(6) The weight of the inner vessel prevents the water from reaching every part of the vessels, thus invalidating the
immersion both of the outer and inner vessels. V. infra p. 139.
(7) If the purpose of the two clauses is identical viz., to teach us that in the case of hallowed things even that which
resembles interposition invalidates, but in the case of terumah only proper interposition, then the Mishnah should have
contained one of the two clauses, not both.
Talmud – Mas. Chagigah 21b
a knot becomes tightened1 in water, but in [the case of] the former clause, where the water causes the
vessel to float, it would not be deemed an interposition; therefore [both clauses] are required.2 R. Ela
[in explaining the former clause to be based on the rule of interposition] is consistent in his view. For
R. Ela said that R. Hanina b. Papa said: Ten distinctions [of hallowed things over terumah] are
taught here.3 The former five apply both to hallowed things and to unconsecrated [food] prepared
according to the purity of hallowed things: the latter [five] apply to hallowed things, but not to
unconsecrated [food] prepared according to the purity of hallowed things. What is the reason? —
The former five, which involve the risk of eventual violation of the law of Impurity according to the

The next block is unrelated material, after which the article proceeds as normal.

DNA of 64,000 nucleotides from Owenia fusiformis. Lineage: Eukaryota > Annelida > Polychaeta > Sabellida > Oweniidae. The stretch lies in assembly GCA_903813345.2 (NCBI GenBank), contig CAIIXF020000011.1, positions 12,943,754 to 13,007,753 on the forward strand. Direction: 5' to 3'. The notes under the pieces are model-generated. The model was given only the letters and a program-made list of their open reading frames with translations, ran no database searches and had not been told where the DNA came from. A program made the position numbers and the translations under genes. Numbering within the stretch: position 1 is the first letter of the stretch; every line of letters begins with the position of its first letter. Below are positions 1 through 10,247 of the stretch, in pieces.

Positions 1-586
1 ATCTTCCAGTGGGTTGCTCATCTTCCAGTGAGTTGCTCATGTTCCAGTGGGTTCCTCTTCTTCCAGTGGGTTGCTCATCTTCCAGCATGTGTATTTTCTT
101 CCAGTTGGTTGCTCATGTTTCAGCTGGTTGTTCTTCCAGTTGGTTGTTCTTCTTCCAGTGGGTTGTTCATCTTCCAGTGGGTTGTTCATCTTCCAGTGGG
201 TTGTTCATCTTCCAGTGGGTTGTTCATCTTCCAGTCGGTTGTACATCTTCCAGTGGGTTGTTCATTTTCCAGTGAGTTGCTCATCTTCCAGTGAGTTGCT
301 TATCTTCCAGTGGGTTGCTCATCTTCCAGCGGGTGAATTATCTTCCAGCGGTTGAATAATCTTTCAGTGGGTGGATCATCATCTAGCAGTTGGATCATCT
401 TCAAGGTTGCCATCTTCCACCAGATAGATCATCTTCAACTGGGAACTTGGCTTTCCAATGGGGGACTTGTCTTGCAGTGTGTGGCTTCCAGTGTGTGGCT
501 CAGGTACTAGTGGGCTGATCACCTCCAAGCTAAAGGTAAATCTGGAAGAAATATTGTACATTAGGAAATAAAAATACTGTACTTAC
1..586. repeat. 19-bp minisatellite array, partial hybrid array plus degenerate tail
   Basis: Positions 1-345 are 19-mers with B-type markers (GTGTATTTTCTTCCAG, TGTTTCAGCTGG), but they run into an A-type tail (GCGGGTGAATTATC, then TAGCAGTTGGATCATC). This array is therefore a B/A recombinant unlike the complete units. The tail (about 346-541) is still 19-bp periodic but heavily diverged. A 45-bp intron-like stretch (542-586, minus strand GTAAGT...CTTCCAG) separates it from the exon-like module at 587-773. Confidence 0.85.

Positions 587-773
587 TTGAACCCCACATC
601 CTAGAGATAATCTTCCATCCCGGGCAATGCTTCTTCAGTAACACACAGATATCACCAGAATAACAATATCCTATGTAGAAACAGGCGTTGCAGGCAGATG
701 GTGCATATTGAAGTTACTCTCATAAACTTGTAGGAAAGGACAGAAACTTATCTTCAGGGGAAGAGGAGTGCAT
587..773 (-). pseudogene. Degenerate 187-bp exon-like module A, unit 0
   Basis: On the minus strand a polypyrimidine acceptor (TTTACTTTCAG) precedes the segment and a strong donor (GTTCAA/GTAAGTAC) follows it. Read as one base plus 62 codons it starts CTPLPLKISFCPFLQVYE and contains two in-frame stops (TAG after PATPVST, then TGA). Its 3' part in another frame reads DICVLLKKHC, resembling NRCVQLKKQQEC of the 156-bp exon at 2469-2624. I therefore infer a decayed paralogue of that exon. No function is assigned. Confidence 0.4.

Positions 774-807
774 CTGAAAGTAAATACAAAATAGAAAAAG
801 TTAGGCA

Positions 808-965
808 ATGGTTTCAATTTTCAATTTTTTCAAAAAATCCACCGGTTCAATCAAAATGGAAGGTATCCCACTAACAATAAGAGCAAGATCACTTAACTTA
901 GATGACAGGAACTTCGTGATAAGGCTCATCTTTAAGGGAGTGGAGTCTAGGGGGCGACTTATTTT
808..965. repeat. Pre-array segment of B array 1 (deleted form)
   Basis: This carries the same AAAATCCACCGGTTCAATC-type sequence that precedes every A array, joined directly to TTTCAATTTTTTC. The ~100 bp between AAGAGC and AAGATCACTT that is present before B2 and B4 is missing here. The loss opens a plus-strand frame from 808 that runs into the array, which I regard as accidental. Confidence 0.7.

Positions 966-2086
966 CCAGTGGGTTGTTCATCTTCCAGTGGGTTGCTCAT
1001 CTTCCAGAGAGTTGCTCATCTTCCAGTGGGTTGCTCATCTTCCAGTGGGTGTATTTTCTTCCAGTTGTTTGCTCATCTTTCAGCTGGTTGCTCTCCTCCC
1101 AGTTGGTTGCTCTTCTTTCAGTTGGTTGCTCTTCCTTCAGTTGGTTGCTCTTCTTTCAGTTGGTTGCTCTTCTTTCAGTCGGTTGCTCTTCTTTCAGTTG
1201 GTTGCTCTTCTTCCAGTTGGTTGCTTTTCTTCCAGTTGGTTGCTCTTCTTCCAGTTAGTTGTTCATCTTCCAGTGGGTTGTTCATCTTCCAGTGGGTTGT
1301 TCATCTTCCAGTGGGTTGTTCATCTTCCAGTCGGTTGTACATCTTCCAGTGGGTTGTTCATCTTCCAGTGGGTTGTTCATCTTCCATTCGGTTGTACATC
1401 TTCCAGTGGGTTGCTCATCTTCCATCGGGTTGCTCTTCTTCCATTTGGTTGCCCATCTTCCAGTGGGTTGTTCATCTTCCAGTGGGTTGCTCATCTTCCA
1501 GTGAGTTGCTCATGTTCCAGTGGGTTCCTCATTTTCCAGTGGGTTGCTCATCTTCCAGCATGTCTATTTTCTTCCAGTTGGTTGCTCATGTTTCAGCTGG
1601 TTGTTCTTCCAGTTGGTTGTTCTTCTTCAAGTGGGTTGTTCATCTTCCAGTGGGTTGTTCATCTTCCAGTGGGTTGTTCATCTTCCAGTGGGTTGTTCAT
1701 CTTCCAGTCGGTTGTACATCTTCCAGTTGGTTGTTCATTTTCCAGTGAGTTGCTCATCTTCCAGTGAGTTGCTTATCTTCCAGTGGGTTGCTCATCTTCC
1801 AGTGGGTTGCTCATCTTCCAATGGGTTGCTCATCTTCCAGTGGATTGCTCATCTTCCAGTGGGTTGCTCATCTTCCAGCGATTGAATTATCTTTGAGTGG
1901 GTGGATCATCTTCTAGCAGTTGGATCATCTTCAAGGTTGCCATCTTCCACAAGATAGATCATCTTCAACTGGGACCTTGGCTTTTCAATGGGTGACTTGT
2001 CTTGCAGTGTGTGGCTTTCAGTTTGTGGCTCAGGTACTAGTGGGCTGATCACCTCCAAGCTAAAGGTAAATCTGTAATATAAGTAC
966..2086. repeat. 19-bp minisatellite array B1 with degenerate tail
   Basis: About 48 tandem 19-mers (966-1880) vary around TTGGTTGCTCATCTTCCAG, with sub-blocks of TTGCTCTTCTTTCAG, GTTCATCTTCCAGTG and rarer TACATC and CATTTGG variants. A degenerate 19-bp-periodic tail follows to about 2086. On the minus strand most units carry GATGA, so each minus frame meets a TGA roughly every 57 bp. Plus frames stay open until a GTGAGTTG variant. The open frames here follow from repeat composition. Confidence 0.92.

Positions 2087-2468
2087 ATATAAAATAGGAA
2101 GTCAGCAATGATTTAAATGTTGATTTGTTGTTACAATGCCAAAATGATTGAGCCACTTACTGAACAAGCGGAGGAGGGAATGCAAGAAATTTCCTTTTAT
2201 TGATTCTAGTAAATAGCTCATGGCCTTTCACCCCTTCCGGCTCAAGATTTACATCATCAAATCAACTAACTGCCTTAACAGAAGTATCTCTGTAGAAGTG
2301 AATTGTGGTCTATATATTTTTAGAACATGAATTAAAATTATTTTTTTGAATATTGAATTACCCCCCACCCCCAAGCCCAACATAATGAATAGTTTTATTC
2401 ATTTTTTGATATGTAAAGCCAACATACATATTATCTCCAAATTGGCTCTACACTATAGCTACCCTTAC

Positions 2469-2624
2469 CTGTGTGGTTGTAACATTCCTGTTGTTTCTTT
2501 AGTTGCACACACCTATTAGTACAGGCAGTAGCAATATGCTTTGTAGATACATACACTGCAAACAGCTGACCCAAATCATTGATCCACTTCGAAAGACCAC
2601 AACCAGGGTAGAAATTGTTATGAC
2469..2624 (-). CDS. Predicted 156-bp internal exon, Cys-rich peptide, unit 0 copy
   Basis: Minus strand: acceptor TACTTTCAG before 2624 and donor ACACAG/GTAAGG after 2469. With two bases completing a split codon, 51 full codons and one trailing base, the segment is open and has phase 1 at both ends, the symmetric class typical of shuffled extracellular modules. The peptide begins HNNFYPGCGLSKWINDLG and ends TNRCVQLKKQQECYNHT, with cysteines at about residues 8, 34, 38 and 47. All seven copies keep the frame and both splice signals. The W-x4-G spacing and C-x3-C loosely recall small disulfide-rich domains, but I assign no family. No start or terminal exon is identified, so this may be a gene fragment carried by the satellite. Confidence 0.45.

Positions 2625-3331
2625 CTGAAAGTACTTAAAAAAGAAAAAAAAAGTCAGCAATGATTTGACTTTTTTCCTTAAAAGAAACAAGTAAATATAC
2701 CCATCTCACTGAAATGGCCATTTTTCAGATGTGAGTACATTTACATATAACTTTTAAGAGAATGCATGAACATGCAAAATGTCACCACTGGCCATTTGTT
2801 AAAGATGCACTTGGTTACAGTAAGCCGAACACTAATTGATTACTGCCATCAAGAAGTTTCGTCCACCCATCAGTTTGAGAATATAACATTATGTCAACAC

Torah,4 the Rabbis enacted both in regard to hallowed things and in regard to unconsecrated [food]
prepared according to the purity of hallowed things. The latter [five], which do not involve the risk
of the eventual violation of the law of purity according to the Torah, the Rabbis enacted in regard to
hallowed things, but not in regard to unconsecrated [food] prepared according to the purity of
hallowed things. Raba said: Since the latter clause is based on [the rule of] interposition, the former
clause cannot be based on [the rule of] interposition; and as to the former clause, the reason is this: It
is a Precautionary enactment so that one might not immerse needles and hooks in a vessel the mouth
of which is not the size of the spout of a skin-bottle.5 As we have learnt: The union of immersion
pools [requires a connecting stream]6 the size of the spout of a skin-bottle in breadth


(1) Thus approximating to interposition.
(2) Actually the latter clause is required because it also contains the rule: ‘He must dry it (if it is wet)’. But this is not
taken into account in our argument either because, (a) even if it were based on the principle of interposition it was held